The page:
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Quickest Way to Support SaaS Cloud for ISVs

January 10th, 2011 Leave a comment Go to comments

One challenge almost every ISV faces today is how to quickly get “cloudy” with least investment. From business side, SaaS is a new model for most ISVs, meaning it’s still hard to project revenue. Even worse, the SaaS service may cut into the license revenue of existing product. Technically, it may require a full re-design and re-implementation of product  for maximum multi-tenancy. Putting together, it’s a big challenge for decision makers.

But it doesn’t have to be difficult with a right strategy. This post explains how to support SaaS without re-designing existing applications, which means a big saving for the ISVs.Functionality wise, existing applications should have all the features already. The only element missing is the multi-tenancy including functions like user management, billing, etc. As I explained before about the software stack, the multi-tenancy can be achieved at three different levels:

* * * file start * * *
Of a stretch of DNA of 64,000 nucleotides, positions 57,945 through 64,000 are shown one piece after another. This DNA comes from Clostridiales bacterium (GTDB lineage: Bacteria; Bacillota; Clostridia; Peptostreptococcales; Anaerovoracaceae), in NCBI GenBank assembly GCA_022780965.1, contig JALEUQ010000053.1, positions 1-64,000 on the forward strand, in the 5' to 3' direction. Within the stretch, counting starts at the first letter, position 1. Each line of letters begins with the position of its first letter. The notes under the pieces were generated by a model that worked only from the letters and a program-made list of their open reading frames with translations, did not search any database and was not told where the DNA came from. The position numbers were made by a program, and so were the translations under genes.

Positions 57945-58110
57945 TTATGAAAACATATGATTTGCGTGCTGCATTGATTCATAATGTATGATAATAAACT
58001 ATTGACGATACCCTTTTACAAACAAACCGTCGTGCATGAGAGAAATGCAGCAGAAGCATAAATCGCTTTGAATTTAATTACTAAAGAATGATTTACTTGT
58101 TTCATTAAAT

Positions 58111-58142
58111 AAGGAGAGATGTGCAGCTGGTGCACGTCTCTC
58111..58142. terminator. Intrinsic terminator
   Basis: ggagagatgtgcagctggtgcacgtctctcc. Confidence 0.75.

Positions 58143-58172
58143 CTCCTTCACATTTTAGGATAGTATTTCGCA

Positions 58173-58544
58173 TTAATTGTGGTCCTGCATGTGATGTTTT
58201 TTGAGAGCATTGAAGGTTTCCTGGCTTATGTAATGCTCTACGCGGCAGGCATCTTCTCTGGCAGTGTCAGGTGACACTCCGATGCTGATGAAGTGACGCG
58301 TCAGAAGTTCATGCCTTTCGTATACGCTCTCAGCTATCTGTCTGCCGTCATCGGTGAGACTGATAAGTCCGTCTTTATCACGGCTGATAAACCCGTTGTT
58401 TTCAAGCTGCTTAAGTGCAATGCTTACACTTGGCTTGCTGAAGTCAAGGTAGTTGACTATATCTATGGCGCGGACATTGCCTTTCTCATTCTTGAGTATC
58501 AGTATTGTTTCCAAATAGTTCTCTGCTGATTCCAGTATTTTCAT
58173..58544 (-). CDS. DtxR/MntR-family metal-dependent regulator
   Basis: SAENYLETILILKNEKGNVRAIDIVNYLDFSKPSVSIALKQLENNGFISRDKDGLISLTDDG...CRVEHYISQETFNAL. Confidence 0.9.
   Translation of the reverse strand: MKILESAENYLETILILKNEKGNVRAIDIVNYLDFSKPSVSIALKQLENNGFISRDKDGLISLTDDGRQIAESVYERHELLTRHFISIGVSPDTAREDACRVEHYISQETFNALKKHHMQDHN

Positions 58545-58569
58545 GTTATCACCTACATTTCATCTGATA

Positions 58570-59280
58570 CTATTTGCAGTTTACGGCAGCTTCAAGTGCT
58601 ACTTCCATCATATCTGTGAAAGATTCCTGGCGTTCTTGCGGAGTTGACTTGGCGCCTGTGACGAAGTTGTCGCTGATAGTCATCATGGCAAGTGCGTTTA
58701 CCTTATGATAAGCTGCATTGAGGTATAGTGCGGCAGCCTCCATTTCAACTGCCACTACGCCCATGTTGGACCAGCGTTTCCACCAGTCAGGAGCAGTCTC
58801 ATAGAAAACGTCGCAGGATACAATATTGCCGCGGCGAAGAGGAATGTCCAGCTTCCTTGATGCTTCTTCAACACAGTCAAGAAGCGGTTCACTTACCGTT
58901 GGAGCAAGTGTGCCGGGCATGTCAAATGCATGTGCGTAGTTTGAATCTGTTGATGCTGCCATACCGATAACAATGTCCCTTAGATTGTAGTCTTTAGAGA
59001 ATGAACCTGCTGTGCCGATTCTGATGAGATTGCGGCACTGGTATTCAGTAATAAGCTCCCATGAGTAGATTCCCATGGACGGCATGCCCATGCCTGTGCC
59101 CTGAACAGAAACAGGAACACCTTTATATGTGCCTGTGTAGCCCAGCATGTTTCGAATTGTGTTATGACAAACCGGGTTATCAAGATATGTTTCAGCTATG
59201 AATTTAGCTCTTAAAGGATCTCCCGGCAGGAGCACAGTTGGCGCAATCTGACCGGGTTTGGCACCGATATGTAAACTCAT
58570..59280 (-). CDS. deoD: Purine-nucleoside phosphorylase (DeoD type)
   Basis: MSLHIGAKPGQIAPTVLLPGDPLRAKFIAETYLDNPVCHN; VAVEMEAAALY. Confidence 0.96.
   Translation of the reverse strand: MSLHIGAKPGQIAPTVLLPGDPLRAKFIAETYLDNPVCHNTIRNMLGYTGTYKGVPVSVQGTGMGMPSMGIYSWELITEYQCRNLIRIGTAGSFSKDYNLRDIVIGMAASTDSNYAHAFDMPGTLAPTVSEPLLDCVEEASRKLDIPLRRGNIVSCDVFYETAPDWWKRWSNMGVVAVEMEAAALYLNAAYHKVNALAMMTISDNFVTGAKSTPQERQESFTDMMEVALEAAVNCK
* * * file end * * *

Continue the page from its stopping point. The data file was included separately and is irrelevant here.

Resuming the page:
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1. Application level. This is what Salesforce does today. It maximizes the investment on the underlying infrastructure and OS/middleware investment by sharing all of them among all tenants.

2. Middleware level. You can have multiple application instances on the same middleware platform.

3. OS/Machine level. Each virtual machine has full software stack and totally isolated from each other. Different virtual machines could have different versions of applications that can evolve independently, which is impossible with the first approach.

In general, the lower you go for multi-tenancy the better isolation will be, the less application change you will need; at the same time, the more redundancy on software license cost and management cost. As the lowest multi-tenancy, the virtual machine level requires no design/code change. It’s the quickest way to enable SaaS service for ISVs.

Having said that, you do need to invest on the hardware infrastructure and management environment for provisioning, monitoring, billing, etc. For the system provisioning, you can sign on an IaaS provider which offers new virtual machines. For other parts, you may find something from the IaaS provider as well, or develop your own.

  1. Dmitri Fedorov
    January 11th, 2011 at 09:55 | #1

    Steve, how come I cannot subscribe to your blog with the Thunderbird RSS reader? http://feeds.feedburner.com/doublecloud does not get accepted as valid RSS feed..

  2. January 11th, 2011 at 12:03 | #2

    Hi Dmitri, I googled and found a similar question on Google Group. Then I downloaded the ThunderBird 3.1 (http://www.mozillamessaging.com/en-GB/thunderbird/) myself, and add the doublecloud RSS URL. It seems working fine.

  1. January 10th, 2011 at 01:24 | #1